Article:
CPR’s Ritchie says Canada has transportation infrastructure deficit
Canada has built up a transportation infrastructure deficit that is starting to hold back the country’s economic expansion, said Rob Ritchie, President and Chief Executive Officer of Canadian Pacific Railway.
“Truckers have to cope with increasing congestion and bottlenecks at border crossings. Bulk shippers want to move more product than our rail networks can handle. West Coast ports struggle to manage a huge influx of container traffic. Commuters travel to work on clogged highways and city streets.
“It’s time for transportation to move to the top of Canada’s agenda,” he said.
He made the comments after receiving National Transportation Week’s Person-of-the-Year award for 2004.
“Because of constraints placed upon them by outdated public policy, the railways are not able to invest enough to fulfil the demands that society and industry are starting to place on us now. While the railways are grappling with their burning need to invest, our
highway network is also being strained. So here you have the two backbones of the economy – railways and highways – under stress. At the same time, Canadian ports have a government-imposed borrowing cap that prevents them from making required capital investments.”
He warned the emerging capacity problem in the rail industry will become more acute as any talk of regulated running rights, or open access to rail lines, scares away needed investment capital.
“It’s now fashionable for some shippers to sayrailways should be regulated like gas, electric and telecommunications utilities, and that anyone who wants to provide rail service should simply be able to come onto a railway’s lines. This argument may be compelling to some, but it is patently false because it ignores the plain fact that rail freight is not uniform. Open access is scaring away the investment that railways need to fund expansion of their capacity today.”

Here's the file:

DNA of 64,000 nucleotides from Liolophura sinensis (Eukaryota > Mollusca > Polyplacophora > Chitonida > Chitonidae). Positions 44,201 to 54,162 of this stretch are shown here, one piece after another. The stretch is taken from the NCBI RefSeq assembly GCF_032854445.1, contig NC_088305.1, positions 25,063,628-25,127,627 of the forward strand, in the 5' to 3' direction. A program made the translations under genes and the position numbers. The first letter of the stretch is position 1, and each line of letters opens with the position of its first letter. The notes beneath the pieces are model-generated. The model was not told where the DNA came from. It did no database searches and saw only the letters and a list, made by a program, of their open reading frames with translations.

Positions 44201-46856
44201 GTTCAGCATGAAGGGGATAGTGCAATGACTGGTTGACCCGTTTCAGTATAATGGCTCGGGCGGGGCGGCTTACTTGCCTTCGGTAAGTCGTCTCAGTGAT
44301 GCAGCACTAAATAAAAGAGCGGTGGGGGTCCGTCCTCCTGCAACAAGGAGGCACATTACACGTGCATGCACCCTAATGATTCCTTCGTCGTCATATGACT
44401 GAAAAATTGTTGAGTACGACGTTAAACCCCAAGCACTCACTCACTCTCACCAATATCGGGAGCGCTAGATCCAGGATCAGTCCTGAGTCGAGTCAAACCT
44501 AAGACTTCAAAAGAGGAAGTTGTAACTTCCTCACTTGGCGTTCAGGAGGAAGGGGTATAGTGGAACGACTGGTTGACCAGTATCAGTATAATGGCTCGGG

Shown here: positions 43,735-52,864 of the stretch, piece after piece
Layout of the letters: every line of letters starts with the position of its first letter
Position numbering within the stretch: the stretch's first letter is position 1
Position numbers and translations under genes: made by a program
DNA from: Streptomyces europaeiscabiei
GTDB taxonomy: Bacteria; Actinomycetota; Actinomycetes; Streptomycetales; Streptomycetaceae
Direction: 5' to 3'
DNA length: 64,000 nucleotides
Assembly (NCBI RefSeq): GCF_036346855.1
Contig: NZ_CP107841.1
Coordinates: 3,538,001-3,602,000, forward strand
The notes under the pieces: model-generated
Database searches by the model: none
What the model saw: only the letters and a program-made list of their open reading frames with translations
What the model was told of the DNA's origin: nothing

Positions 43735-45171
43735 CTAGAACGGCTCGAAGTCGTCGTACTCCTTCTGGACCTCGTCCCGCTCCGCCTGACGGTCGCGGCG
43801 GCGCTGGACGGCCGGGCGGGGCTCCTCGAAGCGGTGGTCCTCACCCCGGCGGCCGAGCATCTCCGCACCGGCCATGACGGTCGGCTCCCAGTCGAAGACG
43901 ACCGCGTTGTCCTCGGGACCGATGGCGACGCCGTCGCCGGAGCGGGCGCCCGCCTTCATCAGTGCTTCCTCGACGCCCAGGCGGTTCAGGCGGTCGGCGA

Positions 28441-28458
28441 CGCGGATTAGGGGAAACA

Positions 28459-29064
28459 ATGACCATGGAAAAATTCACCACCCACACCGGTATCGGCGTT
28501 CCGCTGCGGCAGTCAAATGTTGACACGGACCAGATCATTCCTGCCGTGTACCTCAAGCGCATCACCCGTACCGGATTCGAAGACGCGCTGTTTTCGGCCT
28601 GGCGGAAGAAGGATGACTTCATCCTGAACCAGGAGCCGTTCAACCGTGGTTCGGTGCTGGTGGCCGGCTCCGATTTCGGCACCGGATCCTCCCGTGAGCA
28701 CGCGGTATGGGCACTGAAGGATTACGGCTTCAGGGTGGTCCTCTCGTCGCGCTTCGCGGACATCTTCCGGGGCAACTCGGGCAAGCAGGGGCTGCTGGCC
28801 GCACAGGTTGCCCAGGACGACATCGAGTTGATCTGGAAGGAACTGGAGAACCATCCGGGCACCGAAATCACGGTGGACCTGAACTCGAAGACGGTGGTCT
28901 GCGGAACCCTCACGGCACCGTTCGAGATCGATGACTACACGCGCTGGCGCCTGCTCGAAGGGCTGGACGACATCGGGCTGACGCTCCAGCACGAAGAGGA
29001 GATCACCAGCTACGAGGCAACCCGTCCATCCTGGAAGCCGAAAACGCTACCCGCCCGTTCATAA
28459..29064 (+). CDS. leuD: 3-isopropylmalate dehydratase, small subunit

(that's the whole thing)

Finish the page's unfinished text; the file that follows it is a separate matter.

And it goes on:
He said the railway industry urgently needs regulatory and taxation changes that will allow railways to increase their pace of investment in their networks.
Mr. Ritchie called on all the surface transportation modes and the federal and provincial governments to work together. “For instance, rail-based solutions can help trucking companies address their driver shortages and at the same time take capacity pressure off our highways and city streets. Our federal leadership could harmonize the current hodgepodge of provincial trucking rules and discourage the provinces from taking huge, inappropriate bites out of railway investment dollars through property and fuel taxes. Governments can implement ‘user pay’ schemes, which mean those who use public infrastructure pay for it,” he said.
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